This month, I am featuring a man who is multi talented. A guy I have got to know quite well over the last few years. I first came across him as a bass player in one of my favourite wedding bands, then his name was constantly being mentioned in conversation with family and friends, especially those who went to Glenabbey [a church outside belfast]. From then, I have had lots of opportunities to chat to him about wedding band stuff and more recently photography. So not only is this man a bass player in one of Northern Irelands busiest wedding bands but he has branched out into wedding photography. So feel like I'm killing two birds with one stone in the feature, an insight into two strands of the wedding industry.
Darren, how did you get into both wedding band stuff and photography?
The band today is a million miles away from how it started out and who we started out. People will read this and 'no way you did that?!?' Its hard to put a precise date on when it started. In the formative years there was a youth conference in Whitley Bay, Mannafest in the Ulster Hall, various youth clubs and events mostly all in churches. We essentially started out as a worship band. Then friends asked if we could put a 2 hour set together for their wedding. It spiralled from there. We have never advertised, its always been word of mouth. We only recently joined facebook as a band. Some of the people who have played with us have gone on to better and bigger things. The photography? My line into Wedding and Family Photography has been a long process. It wasn't something I was initially drawn to. In fact there are still other areas of photography I enjoy. I'd always been interested in photography and had several people I knew to look up and listen to including Gordon Ashbridge(legend). I bought my first film camera just after I got married - a little while ago. After a few years I decided to do a course. And I found that most of the basics I already had read about. So I left. Then my friend (who now works with me at weddings) Martin Spence said he was going to do it. So eventually I went back and completed the course. So I actually have a professional qualification. And while that doesnt always mean anything - it keeps me happy.. Dylan McBurney another photographer I admire had just completed the course the year before and i was told to take a look at his website. He had by this stage shot a few weddings.His style was completely new to me. It was fully reportage. It got me more interested. Then it was my turn for a bit of stay at home parenting. During this time I have been able to build up a bit of a portfolio and just over 2 years ago did a friends wedding for the first time. It went from there.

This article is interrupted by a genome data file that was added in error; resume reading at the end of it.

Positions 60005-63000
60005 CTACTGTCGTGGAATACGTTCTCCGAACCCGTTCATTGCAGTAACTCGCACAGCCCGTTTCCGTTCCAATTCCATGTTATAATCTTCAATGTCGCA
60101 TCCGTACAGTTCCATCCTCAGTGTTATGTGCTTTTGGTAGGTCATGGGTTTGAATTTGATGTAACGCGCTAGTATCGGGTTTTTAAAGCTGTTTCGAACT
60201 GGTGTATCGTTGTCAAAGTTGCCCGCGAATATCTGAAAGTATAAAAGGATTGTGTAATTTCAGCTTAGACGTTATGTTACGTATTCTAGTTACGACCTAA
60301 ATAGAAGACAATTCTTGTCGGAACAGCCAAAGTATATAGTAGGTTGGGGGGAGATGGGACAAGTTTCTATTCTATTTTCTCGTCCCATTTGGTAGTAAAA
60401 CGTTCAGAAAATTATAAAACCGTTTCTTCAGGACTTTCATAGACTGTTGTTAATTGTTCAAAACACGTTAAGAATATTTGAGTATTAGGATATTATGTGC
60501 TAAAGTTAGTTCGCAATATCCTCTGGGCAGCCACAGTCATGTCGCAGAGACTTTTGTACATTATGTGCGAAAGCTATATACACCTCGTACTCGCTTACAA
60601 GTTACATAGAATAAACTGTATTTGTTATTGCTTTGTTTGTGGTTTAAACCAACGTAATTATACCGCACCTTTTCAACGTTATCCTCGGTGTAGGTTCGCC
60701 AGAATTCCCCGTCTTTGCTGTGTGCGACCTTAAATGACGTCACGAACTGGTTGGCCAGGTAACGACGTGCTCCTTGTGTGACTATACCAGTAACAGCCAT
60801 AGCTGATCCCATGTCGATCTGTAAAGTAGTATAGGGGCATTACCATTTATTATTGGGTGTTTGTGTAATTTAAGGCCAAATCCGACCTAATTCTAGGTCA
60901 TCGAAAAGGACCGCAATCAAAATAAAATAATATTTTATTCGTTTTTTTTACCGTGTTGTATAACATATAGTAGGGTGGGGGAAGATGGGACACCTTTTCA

Whats your favourite thing about what weddings on both fronts!?
The guys in the band. I think the reason we work is that we have fun and people see that and want to join in and be a part of that. But its the time in between when the supper is on or after its over when the band sit and chat and have stories. So many stories.